A physician once ordered my 90-year old grandmother to drink Beefamato.
Beefamato is tomato juice with beef broth in it. Well, not “real” beef broth, the label states “dried beef broth.”
I am not sure why she was ordered to drink Beefamato. Maybe it contained an obscure vitamin she wasn’t receiving in her regular diet, or an additional protein needed to preserve her 90-year old muscles. One thing’s for certain— the doctor didn’t make her drink Beefamato because it would be another tasty beverage alternative to her already-flavorsome line-up of liquid-refreshment selections. Move over, Ensure, pass the Beefamato.
Beefamato is like North Dakota, you only go there if you have to. Tomato juice and beef do not belong side-by-side in a glass— on top of a mound of spaghetti, certainly, spread onto a pizza crust, maybe, but not in a glass with crushed ice and a cocktail napkin.
Mott’s manufactures Beefamato. They also make a product called Clamato. Yes. Clamato— tomato juice and dried clam broth. I would give half a week’s pay to have been a fly on the wall in that boardroom:
Suit #1: “You know guys, this Beefamato stuff isn’t selling too well.”
Suit #2: “Well, boss, its beef juice and tomato juice combined in a liquid. I tried to warn you.”
Suit #3: “I know what we can do. Let’s find an even-worse ingredient to add to tomato juice. The buying public will be so repulsed by the new beverage, that Beefamato will seem like sweet, cool, nectar in comparison.”
Suit #1: “Number three, that’s brilliant. I’m putting you in for a raise. Now, what foul, vile liquid can we add to our tomato juice? ”
Suit #2: “How about the gooey liquid that comes inside the potted meat can.”
Suit #1: “Not vile enough.”
Suit #3: “I’ve got it! How about clams! No. Wait. How about dried clam broth!”
Suit #1: “Perfect! Son, you’ll be running this company one day.”
According to my research, Clamato is a big deal in the Northeastern states. Coincidentally, that’s also where cranberries are grown.
Ocean Spray blends cranberries into several successful combinations. They bottle Cran-Grape juice, Cran-Apple juice, and even Cran-Tangerine, and Cran-Mango. Maybe the folks at Mott’s were jealous of the creative innovation occurring in the Ocean Spray test labs.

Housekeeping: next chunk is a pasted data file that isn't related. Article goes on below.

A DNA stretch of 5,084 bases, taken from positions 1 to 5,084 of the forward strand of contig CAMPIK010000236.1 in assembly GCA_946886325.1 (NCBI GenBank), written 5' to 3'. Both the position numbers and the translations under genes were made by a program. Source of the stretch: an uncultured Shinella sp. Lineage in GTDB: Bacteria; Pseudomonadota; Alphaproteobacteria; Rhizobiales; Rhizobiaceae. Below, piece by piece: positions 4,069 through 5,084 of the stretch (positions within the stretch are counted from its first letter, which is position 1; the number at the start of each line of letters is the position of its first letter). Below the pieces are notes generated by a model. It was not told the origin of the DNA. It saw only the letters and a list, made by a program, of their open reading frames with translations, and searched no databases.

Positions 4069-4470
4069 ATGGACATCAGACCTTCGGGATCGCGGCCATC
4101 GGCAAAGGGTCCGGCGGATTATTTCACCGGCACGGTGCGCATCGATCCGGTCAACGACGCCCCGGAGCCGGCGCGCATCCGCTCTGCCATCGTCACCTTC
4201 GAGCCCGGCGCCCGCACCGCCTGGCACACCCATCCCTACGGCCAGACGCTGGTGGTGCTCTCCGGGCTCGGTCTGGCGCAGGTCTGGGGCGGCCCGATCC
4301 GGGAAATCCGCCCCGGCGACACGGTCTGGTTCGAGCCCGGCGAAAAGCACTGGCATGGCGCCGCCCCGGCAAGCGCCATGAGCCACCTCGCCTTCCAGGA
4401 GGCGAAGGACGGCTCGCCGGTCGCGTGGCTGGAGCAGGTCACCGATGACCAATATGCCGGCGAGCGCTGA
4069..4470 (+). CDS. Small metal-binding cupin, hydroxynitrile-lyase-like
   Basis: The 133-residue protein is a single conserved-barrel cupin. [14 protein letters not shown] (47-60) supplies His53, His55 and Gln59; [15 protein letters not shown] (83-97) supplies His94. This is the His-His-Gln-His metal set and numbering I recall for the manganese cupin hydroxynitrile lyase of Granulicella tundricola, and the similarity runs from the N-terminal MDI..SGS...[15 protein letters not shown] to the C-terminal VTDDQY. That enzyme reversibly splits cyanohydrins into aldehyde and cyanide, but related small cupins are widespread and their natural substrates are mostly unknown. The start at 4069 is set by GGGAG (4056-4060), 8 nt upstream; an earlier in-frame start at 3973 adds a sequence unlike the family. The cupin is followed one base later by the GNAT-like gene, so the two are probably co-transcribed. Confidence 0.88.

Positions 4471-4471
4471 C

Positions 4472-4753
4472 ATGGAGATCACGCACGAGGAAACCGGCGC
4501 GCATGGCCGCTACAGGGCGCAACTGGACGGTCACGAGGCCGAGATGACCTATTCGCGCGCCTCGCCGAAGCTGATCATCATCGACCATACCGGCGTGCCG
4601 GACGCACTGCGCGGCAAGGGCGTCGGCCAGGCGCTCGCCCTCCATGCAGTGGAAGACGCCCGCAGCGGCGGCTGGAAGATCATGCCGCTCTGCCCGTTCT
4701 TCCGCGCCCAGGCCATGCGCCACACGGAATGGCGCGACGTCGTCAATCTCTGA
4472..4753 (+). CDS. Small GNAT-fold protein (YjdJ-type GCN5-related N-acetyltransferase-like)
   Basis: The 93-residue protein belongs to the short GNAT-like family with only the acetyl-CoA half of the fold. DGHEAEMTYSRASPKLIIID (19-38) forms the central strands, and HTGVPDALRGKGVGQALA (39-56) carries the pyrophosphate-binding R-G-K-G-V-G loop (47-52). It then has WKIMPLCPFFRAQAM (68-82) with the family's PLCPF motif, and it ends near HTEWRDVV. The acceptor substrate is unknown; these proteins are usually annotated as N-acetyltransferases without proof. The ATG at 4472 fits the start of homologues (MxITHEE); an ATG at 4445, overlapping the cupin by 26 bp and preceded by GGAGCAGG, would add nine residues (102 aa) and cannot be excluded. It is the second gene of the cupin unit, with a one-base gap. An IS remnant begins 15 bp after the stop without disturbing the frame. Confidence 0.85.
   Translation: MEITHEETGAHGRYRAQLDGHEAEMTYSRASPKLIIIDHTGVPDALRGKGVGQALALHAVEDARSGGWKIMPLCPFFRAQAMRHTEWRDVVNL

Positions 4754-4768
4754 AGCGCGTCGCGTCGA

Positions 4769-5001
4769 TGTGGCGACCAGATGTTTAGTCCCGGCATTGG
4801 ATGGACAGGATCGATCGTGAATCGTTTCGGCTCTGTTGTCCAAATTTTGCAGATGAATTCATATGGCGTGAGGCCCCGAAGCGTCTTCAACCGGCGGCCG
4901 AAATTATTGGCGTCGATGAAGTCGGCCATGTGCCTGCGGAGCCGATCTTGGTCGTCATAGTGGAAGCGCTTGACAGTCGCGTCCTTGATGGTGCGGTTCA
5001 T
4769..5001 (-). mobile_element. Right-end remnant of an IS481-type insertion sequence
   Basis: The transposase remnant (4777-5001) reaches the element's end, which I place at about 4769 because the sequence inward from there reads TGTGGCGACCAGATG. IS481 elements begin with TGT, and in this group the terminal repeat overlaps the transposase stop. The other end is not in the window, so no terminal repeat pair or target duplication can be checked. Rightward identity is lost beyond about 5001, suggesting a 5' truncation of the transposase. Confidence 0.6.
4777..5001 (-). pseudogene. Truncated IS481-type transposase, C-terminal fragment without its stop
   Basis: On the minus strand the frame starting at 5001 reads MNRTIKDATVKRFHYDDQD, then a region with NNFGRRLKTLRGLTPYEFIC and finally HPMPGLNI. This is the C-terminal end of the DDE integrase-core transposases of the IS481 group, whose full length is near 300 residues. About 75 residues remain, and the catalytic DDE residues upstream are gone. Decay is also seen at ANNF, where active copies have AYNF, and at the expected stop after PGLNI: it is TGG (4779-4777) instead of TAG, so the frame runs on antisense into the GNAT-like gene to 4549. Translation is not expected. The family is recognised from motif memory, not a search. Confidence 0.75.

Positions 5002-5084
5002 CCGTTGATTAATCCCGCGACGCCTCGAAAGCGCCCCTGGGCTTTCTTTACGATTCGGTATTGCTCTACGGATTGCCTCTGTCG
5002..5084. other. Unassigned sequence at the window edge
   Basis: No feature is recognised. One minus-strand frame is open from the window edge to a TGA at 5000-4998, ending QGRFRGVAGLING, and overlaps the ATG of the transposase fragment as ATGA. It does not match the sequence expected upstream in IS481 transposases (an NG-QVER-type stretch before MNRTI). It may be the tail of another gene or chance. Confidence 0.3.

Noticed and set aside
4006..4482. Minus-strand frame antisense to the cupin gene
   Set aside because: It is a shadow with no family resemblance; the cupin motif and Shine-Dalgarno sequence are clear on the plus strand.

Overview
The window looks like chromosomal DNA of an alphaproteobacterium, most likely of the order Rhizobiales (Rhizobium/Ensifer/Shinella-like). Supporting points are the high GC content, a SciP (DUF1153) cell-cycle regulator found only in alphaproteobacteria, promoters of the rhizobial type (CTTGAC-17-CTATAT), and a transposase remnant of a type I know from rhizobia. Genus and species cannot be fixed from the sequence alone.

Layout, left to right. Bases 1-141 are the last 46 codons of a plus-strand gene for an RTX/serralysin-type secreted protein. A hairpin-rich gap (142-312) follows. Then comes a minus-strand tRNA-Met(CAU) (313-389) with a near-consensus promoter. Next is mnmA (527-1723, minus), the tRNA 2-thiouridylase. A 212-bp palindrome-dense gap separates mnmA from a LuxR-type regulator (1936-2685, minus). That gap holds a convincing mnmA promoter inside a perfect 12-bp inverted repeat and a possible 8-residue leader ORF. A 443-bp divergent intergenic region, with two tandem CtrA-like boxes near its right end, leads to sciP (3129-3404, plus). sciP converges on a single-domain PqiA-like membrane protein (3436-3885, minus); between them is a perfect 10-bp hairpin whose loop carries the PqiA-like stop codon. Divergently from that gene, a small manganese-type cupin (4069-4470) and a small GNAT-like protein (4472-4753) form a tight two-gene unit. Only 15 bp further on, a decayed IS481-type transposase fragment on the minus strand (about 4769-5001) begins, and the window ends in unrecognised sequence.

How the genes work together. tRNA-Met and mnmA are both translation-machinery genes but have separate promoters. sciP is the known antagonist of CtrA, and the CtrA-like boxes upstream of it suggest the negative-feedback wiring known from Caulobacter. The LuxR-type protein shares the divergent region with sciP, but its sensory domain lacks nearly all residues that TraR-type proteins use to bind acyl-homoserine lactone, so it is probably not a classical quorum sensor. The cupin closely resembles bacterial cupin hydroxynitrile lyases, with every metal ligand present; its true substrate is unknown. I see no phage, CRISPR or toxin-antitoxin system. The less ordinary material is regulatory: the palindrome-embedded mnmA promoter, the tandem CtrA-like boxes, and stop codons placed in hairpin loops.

Suit #1: “I’m sick of those guys over at Ocean Spray. They get to have all of the fun. They’re going wild with cranberries over there. I want some new beverage combinations, and I want them asap!”
Suit #3: “I’ve got it, sir. How about Cran-Beef, and Cran-Clam?”
Suit #1: “Number three, you’re a genius!”
We’re not talking about adding cherry juice or vanilla syrup to Coca Cola, those combinations make sense. It’s clam juice.
It’s as if Mott’s— makers of a fine applesauce, by the way— thought of the most disparate flavor combinations available. What’s next? grape juice and dill pickle liquid: Grapickle, clam juice and orange juice: Clamorange, turkey gravy and clam juice: Clamurkey?
I found a news article on the internet that suggested that the new Clamato energy drink could also be used as an aphrodisiac. A sign of marketing desperation? Maybe.
Suit #2: “Boss, the Cran-Clam isn’t selling, either.”
Suit #1: “#$%@*&! I just knew that was our ticket into the beverage-blend big time!”
Suit #3: “What if we tell them that Cran-Clam is the next Viagra?”
Suit #1: “Brilliant, number three! Number two, why don’t you ever come up with ideas like that?”
I don’t drink tomato juice, but if I did, I would want my tomato juice to taste like tomatoes. Not pot roast, or mollusks, or cherries, just tomatoes.
Question: What is the one thought everyone has after taking a sip of Clamato?
Answer: Wow, I could’ve had a V8!